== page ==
“Now it’s your turn,” Penny reminded him, picking up the rabbit and cuddling it under her chin. “You get a gift from the tree.”

Ted got up slowly. His face was dead white except for two spots of crimson that burned high on either cheekbone. His eyes were suddenly ablaze. He walked to the tree and stood for an instant as though gathering all the force of his will. Then he stooped down and reached far under the bushy branches. It wasn’t until then that I saw the pile of clumsily wrapped gifts, hidden far behind the tree. There was a catch in my breath and in my heart.

“This—this is for you, Mother.” Ted came to me, his hands trembling, and put a queerly shaped bundle in my lap. “I hope you like it.”

“Thank you, darling.” I glanced up at Jim, but he looked as completely non-plussed as I felt. Awkwardly, I slipped off the ribbon and paper. In utter bewilderment I stared down at a nest of gay heat-proof bowls that I had long wanted for the kitchen. In the center one was a card reading, “With love to Mother, from Ted.”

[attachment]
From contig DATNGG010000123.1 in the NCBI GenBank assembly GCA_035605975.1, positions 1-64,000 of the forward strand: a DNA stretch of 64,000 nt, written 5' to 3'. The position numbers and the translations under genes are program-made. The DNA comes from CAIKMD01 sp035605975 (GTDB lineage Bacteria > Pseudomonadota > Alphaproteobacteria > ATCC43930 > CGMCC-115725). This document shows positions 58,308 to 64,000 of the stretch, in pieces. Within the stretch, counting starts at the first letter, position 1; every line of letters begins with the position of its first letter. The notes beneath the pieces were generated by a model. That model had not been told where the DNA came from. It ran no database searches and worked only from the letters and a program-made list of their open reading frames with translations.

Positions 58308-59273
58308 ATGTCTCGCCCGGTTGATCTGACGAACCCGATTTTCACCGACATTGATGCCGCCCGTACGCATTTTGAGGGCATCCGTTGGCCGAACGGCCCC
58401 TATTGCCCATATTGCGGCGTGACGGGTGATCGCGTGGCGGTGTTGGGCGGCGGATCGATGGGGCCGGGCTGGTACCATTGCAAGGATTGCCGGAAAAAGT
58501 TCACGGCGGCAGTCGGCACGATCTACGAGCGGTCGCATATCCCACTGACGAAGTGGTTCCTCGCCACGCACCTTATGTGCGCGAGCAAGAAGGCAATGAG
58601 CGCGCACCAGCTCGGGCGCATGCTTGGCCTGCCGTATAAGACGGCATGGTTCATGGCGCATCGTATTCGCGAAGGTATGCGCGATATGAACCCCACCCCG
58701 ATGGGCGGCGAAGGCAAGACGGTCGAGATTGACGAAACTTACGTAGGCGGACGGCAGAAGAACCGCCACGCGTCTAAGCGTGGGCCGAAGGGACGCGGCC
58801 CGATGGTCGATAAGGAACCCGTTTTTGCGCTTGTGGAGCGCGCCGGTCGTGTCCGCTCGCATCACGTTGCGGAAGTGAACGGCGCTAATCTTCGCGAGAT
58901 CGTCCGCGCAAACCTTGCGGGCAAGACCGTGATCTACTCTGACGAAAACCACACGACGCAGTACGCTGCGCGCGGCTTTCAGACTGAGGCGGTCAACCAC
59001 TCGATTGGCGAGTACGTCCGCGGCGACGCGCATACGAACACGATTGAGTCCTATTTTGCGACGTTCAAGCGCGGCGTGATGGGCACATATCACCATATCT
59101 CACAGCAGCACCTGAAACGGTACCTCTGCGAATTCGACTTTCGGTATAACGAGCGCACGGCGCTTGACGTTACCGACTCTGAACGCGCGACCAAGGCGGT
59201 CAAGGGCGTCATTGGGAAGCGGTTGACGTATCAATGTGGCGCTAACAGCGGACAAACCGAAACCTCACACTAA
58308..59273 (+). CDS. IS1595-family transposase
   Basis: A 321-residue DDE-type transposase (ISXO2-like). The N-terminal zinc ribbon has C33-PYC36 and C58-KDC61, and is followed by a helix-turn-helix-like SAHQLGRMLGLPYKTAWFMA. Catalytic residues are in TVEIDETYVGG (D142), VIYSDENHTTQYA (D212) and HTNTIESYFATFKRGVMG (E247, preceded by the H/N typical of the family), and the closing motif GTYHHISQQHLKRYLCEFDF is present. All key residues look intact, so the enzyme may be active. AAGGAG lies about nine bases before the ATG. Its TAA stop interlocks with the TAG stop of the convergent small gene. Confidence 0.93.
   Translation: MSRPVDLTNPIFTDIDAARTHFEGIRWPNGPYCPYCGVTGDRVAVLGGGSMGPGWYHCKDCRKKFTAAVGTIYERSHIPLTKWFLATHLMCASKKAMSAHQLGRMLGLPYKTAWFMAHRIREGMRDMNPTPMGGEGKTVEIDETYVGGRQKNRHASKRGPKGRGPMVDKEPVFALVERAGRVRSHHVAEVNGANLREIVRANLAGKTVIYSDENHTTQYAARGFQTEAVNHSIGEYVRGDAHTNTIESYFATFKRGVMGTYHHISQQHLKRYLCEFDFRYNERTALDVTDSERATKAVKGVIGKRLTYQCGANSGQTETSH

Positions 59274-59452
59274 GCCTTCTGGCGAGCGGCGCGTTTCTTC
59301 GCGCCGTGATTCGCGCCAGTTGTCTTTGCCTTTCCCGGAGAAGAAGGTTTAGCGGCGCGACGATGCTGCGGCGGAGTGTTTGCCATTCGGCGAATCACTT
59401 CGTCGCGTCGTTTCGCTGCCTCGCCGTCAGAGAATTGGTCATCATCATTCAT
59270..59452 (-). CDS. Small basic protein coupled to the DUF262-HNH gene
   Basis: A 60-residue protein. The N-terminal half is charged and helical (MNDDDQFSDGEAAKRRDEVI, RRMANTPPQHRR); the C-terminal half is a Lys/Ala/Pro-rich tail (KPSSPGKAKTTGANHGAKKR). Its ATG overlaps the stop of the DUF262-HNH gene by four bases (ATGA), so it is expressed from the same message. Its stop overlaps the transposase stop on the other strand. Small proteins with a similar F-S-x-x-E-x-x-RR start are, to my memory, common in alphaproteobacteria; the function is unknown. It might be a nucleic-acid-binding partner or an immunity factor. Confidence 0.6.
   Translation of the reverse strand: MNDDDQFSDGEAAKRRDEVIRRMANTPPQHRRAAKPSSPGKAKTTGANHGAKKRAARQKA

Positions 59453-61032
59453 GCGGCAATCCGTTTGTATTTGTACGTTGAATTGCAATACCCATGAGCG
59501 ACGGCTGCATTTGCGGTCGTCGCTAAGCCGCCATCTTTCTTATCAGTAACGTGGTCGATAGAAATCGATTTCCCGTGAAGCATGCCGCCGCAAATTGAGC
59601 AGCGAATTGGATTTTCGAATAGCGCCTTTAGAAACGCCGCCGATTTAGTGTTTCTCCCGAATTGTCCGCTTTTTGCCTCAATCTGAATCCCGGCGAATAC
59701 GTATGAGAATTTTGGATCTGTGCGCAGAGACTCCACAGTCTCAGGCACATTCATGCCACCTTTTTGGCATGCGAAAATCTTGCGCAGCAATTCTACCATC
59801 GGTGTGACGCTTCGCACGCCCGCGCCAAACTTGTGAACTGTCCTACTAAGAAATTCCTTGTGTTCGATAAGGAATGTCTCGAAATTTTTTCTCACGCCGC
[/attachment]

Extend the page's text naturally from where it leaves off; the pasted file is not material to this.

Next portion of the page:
A lump rose in my throat and stuck there. I blinked hard and fast. “How—how did you know I wanted these?” I asked, choking a little.

“You said you did.” Ted’s voice was muffled. “You said Mrs. Clayton had a set, so I got you a set, too.”

“But they cost a lot—” I began and stopped, feeling heat creep into my face. “Thank you, Ted—thank you, so much,” I ended helplessly. This was no time to talk about cost.

However, when that pile behind the tree revealed a talking doll for Penny and a smoking jacket for Jim, there just naturally had to be some explanation. Jim sat with the jacket across his knee while Penny hugged her doll in an ecstasy of joy.